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Portugal: After Troika, is the poster child of austerity actually doing any better?

Portugal: After Troika, is the poster child of austerity actually doing any better?

The bailout program will be over in May 2014 when Portugal prepares for a possible interim financing program or the recovery of full debt sovereignty after IMF leaves the country. For the past few months articles in some of the most prestigious economic newspapers classified Portugal as “the champion of austerity”, “the new dragon of the South” and another couple of fancy titles that will keep the “markets” (as if these were autonomous) happy, with the country reorganizing its finances and increasing its exports. Yet, is the country actually doing better?


This year marks the important 40th anniversary of the Carnation Revolution, where Portugal freed itself from a dictatorship that lasted more than 41 years. Coincidentally the celebrations will be preceded by the end of foreign aid to the country. However, signs show that the end of Troika does not mean that austerity is over; in fact it looks like it is here to stay.


Did the debt decrease? – No. Since 1991 the public debt has been increasing. Since the beginning of the bailout program in 2011 it increased from 185 billion to 211 billion in 2013.

Is the high rate of unemployment decreasing? – The government used some data from the last quarter of 2013 to state that unemployment fell by over 2% from 17% to 15%. The government's use of these figures was, however, misleading, particularly when one takes into account the 100,000 people leaving the country every year. Moreover, people taking part in special training programs who are paid below the minimum wage of 485€ per month are considered employed for the statistics.

Did the Exports increase? – Yes they did, making up 6.1% of the growth in the last year, even though small and medium-sized enterprises are still shutting up shop throughout the country.

What is the impact on the population? – Apart from the obvious unemployment rates which affect mostly young people who are leaving the country because of the lack of future prospects, (To note that emigration was encouraged by the Prime-Minister a few years ago), not only have public sector employees experienced severe cuts to their incomes, but there have also been cuts to pensions for the elderly. According to the new budget saving measures for 2015 cuts are here to stay. Adding to this, shops are closing everywhere and whilst university taxes and daily life costs are increasing the rate of consumption is not. Most worryingly, the number of people living in poverty has risen above 2 million (including children, who are starting to be given food at school because their parents can no longer afford to feed them). Many smaller restaurant businesses for instance who have to pay 23% VAT have shut down resulting in yet more job losses.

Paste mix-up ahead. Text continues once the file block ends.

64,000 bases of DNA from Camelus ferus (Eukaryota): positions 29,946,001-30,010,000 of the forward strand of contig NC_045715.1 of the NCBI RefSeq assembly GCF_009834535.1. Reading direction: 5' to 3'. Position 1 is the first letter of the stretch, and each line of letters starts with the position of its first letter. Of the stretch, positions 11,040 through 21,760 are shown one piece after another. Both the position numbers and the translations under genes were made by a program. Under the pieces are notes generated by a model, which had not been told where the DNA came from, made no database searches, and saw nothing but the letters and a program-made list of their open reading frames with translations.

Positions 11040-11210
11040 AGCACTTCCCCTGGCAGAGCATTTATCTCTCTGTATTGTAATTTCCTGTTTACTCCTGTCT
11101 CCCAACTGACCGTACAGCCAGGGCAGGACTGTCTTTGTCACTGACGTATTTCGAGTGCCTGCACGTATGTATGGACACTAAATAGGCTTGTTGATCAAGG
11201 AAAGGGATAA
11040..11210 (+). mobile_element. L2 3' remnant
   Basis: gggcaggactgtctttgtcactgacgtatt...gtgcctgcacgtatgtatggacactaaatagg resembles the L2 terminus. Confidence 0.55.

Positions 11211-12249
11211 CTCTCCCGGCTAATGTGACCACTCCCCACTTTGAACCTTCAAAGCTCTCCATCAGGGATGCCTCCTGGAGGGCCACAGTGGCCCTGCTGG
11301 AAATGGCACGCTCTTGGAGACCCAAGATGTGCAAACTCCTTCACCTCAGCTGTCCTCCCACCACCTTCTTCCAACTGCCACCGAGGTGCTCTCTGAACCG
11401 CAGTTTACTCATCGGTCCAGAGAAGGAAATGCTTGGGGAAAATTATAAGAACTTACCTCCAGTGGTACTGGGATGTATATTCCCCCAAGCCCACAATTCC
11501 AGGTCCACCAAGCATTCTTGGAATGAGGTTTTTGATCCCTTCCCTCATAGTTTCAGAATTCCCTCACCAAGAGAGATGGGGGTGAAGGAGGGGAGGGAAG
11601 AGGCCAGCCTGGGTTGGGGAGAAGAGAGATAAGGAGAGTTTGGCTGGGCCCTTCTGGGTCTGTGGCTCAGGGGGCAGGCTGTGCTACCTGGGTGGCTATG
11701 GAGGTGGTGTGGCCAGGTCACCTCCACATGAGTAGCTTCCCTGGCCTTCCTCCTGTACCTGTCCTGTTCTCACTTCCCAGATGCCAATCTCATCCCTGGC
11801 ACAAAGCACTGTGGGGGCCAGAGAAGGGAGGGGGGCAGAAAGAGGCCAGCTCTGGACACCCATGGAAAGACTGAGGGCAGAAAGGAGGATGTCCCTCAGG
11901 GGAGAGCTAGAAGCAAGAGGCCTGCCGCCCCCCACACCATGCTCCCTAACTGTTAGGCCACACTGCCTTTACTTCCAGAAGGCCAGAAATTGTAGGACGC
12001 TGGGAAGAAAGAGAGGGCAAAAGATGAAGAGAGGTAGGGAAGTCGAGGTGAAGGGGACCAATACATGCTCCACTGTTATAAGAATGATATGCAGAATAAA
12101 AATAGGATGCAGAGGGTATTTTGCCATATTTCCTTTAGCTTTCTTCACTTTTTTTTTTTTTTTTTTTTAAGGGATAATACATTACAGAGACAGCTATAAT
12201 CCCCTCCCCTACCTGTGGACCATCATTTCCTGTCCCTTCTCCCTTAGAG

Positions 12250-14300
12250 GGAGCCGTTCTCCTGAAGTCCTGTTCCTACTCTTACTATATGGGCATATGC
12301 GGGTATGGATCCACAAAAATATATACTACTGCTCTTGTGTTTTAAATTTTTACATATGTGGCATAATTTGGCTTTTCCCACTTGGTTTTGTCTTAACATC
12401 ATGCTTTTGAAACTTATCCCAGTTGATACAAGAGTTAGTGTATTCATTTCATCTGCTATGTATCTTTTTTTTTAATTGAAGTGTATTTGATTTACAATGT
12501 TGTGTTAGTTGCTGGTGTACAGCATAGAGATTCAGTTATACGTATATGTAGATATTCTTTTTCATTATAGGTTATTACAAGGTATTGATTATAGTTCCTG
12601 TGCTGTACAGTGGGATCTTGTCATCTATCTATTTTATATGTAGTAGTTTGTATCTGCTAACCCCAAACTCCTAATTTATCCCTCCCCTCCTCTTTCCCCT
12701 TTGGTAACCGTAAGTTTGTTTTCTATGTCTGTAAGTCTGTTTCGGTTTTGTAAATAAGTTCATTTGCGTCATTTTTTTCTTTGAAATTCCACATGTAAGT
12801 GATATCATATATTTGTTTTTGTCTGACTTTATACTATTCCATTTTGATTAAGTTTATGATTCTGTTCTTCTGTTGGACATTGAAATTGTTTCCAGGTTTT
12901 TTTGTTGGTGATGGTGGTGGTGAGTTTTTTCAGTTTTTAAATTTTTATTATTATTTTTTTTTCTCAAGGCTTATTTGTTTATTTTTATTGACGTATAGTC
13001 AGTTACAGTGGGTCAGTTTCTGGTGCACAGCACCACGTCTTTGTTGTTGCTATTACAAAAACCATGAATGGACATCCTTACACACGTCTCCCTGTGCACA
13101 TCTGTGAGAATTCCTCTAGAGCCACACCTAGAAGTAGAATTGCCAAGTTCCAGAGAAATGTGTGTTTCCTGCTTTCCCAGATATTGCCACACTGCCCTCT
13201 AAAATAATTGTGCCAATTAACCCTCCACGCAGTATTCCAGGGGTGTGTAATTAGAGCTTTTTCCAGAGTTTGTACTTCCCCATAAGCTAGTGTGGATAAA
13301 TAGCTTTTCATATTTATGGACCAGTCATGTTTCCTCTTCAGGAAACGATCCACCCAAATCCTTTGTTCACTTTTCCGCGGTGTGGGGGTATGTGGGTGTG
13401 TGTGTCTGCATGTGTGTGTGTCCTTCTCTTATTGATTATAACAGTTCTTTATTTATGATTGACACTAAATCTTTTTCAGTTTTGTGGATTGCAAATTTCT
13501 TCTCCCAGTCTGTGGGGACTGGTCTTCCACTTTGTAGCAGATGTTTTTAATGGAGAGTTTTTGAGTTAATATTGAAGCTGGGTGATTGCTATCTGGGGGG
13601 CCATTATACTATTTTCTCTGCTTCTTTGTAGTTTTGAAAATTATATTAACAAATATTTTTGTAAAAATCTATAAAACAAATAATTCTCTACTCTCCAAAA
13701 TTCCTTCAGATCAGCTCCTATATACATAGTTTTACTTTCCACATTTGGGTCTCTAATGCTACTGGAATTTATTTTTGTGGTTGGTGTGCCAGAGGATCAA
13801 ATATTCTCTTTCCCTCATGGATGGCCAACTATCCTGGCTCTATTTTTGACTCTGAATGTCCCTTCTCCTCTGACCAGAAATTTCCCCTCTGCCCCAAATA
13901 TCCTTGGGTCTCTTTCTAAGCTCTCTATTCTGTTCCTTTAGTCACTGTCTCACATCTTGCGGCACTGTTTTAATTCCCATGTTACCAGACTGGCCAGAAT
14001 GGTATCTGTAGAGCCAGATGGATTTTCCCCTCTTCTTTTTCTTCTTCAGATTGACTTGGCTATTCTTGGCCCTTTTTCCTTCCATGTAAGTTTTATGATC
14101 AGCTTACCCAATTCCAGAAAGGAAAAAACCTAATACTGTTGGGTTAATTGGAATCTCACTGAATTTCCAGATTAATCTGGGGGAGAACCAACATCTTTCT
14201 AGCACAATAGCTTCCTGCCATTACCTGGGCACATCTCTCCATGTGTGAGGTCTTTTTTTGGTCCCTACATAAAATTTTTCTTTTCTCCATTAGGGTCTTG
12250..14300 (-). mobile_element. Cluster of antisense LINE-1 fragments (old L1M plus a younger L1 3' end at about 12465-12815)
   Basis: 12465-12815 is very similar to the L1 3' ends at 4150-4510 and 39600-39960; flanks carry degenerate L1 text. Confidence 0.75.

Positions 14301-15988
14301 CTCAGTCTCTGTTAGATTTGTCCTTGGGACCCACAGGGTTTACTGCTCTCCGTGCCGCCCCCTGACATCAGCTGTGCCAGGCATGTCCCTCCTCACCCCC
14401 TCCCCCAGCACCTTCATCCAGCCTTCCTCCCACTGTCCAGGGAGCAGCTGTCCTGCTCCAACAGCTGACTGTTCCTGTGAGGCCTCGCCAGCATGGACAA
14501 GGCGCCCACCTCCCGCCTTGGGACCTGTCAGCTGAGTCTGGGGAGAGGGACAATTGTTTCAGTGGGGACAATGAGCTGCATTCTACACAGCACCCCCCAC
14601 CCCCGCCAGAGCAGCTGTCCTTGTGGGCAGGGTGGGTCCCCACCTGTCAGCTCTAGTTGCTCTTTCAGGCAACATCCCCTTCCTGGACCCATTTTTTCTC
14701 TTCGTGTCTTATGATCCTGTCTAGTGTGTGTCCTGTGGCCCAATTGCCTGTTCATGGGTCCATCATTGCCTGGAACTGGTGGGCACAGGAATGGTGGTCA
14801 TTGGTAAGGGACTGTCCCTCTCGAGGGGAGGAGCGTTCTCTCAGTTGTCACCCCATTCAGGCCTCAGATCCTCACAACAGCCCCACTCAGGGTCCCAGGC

Portugal is displaying the same symptoms as any country that has been prescribed a dose of austerity measures. The finances might suggest some kind of recovery is underway but this has not translated into a social economic reality for those living under austerity. What's more it seems that the Welfare State is in tatters.


Evidently, in order to finally put an end to the financial crisis, the debts behind it and its effects some vital constitutional reforms need to be passed, but more dramatic change is also needed. Something needs to be done to bring an end to corruption, which is now rife in the Portuguese political system. Since the IMF program started it has spread from government to local level. There is a strong argument for why the Parliament should face greater, not lesser, cuts than those faced by businesses. Instead Members of the National Parliament have avoided the severe cuts imposed on the rest of the population and Government officials have even been out buying new flashy cars. Former members of the party in power accused of corruption have also been welcomed back into the party fold with open arms. This is not to mention the Government's billion euro bailout of a bank that was involved in one of the most serious fraud scandals in Portugal’s history. And the numerous ghost companies they have saved who owe the state billions too.


These are only a few examples of a much wider problem, which is behind the public debt and the result of bad management. If the Portuguese people lived beyond their means, it was because the Governments in power and banks allowed them and actively encouraged them to do so. 40 years on from April’s revolution and I am forced to question how much are we actually free and democratic… Or do the mentality and values of dictatorship still rule?


Ricardo Palmela is currently an intern at the United Nations Regional Information Center (UNRIC).


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